Donald is travelling the countryside and decides to rest for the night. He refuses to stay at the motel because of its $16 fee so he sets up camp in a woodland area. First he has problems ...
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A bee is flying among Donald's flowers when he notices a veritable paradise of flowers in the guise of wallpaper Donald is hanging. The bee is rather frustrated when he is unable to stay on... See full summary »
Donald Duck would never believe it, but he suffers from sleepwalking. In this blessed innocent state he makes a nightly call at Daisy's, as if it were the time of their romantic appointment... See full summary »
Donald's got the day off, and all he can think of is golf until it rains as soon as he sets foot outside. He takes it out on his nephews. When he's sitting around moping, they take revenge ... See full summary »
Donald's nephews come to lunch filthy from playing outside. Donald sends them to wash up; when he finds they've done a half-hearted job, he sends them to bed without supper. They scheme to ... See full summary »
Donald is caught in the rain while eating his lunch. He ducks into a restaurant for a cup of coffee, but Chez Pierre is a very ritzy place, and by the time all is said and done, he's facing... See full summary »
Donald is preparing a little picnic when he sees some ants passing by. He decides to tease one, ultimately by piling lots of food onto it. The ant eventually stumbles, but realizes Donald ... See full summary »
Donald is trying to sell brushes door-to-door, but since nobody can understand him, nobody will buy anything. He happens across a street vendor selling voice pills. They work great, but ... See full summary »
In the African jungle, the narrator introduces us to the various birds living there and to wildlife photographer Donald Duck intent on getting some pictures. Unfortunately, all his attempts... See full summary »
Donald Duck gets into a lot of trouble while he's cooking pancakes for breakfast - Chip and Dale are up to their mischief. Donald tries a number of plans to get rid of them, but they repeatedly foil Donald's plans.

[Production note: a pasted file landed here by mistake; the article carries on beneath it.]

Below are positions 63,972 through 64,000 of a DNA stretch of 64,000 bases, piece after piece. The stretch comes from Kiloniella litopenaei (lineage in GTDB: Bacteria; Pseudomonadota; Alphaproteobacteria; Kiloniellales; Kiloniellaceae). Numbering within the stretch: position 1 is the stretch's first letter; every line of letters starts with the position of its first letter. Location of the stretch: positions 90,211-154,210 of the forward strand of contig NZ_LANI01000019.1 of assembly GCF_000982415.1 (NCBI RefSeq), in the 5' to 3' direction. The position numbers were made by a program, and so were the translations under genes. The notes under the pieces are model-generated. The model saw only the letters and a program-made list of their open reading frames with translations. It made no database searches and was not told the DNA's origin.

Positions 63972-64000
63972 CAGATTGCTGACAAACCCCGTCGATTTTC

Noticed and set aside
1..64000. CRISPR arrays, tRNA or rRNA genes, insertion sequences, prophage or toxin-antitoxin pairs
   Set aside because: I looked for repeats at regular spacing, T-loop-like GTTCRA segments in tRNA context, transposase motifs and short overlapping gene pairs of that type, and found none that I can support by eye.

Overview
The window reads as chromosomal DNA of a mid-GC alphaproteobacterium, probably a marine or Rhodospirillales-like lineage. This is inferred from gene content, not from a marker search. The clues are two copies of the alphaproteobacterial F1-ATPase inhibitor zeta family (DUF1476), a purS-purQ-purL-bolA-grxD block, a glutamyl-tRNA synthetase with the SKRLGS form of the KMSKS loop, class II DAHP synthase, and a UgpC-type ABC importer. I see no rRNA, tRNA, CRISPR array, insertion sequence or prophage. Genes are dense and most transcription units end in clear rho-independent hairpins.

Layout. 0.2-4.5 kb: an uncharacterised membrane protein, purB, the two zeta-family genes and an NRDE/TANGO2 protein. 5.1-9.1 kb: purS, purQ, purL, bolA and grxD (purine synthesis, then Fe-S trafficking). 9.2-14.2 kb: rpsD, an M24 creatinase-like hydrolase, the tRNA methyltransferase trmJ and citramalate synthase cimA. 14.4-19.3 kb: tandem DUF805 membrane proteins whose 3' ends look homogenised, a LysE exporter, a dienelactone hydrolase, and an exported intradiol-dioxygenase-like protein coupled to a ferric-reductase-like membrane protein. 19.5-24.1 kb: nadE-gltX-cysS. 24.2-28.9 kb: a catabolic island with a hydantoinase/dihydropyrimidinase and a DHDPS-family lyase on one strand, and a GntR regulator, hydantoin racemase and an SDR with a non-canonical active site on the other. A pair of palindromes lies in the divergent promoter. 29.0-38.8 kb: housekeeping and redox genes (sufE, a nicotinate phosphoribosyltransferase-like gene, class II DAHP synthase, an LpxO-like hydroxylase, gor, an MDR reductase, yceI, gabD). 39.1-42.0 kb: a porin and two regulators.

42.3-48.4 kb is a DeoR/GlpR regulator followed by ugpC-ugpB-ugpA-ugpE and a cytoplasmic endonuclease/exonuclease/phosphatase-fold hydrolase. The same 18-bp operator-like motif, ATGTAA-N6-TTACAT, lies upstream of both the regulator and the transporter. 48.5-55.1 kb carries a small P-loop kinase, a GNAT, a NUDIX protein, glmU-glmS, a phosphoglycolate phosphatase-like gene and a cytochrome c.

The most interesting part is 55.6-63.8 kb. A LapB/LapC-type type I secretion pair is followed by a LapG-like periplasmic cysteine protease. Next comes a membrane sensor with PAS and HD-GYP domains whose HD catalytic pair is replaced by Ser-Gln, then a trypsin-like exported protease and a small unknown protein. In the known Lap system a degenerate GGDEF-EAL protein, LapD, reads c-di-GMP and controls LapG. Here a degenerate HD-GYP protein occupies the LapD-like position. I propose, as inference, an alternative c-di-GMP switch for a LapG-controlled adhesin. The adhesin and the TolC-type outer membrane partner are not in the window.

Donald is washing windows on a high-rise; Pluto is his assistant, hauling the rope for the platform and refilling buckets but mostly sleeping. And when things are finally going well, Donald... See full summary »
Donald is travelling the countryside and decides to rest for the night. He refuses to stay at the motel because of its $16 fee so he sets up camp in a woodland area. First he has problems blowing up the air mattress, then by a troublesome boulder, and finally after the air mattress is blown up, it deflates sending Don riding through the air back to the motel where it is presumed he changed his mind and slept there for the night and must pay the $16. Written by
Matt Yorston <email@example.com>
Forced to sleep in the WIDE OPEN SPACES, the last thing a desperately tired Donald needs is trouble with his air mattress...
This little film is routine in respect to animation & story, but it's always enjoyable to watch the Duck deal with inanimate objects. Clarence "Ducky" Nash supplies Donald's squeaky voice.
Walt Disney (1901-1966) was always intrigued by drawings. As a lad in Marceline, Missouri, he sketched farm animals on scraps of paper; later, as an ambulance driver in France during the First World War, he drew figures on the sides of his vehicle. Back in Kansas City, along with artist Ub Iwerks, Walt developed a primitive animation studio that provided animated commercials and tiny cartoons for the local movie theaters. Always the innovator, his ALICE IN CARTOONLAND series broke ground in placing a live figure in a cartoon universe. Business reversals sent Disney & Iwerks to Hollywood in 1923, where Walt's older brother Roy became his lifelong business manager & counselor. When a mildly successful series with Oswald The Lucky Rabbit was snatched away by the distributor, the character of Mickey Mouse sprung into Walt's imagination, ensuring Disney's immortality. The happy arrival of sound technology made Mickey's screen debut, STEAMBOAT WILLIE (1928), a tremendous audience success with its use of synchronized music. The SILLY SYMPHONIES soon appeared, and Walt's growing crew of marvelously talented animators were quickly conquering new territory with full color, illusions of depth and radical advancements in personality development, an arena in which Walt's genius was unbeatable. Mickey's feisty, naughty behavior had captured millions of fans, but he was soon to be joined by other animated companions: temperamental Donald Duck, intellectually-challenged Goofy and energetic Pluto. All this was in preparation for Walt's grandest dream - feature length animated films. Against a blizzard of doomsayers, Walt persevered and over the next decades delighted children of all ages with the adventures of Snow White, Pinocchio, Dumbo, Bambi & Peter Pan. Walt never forgot that his fortunes were all started by a mouse, or that simplicity of message and lots of hard work always pay off.
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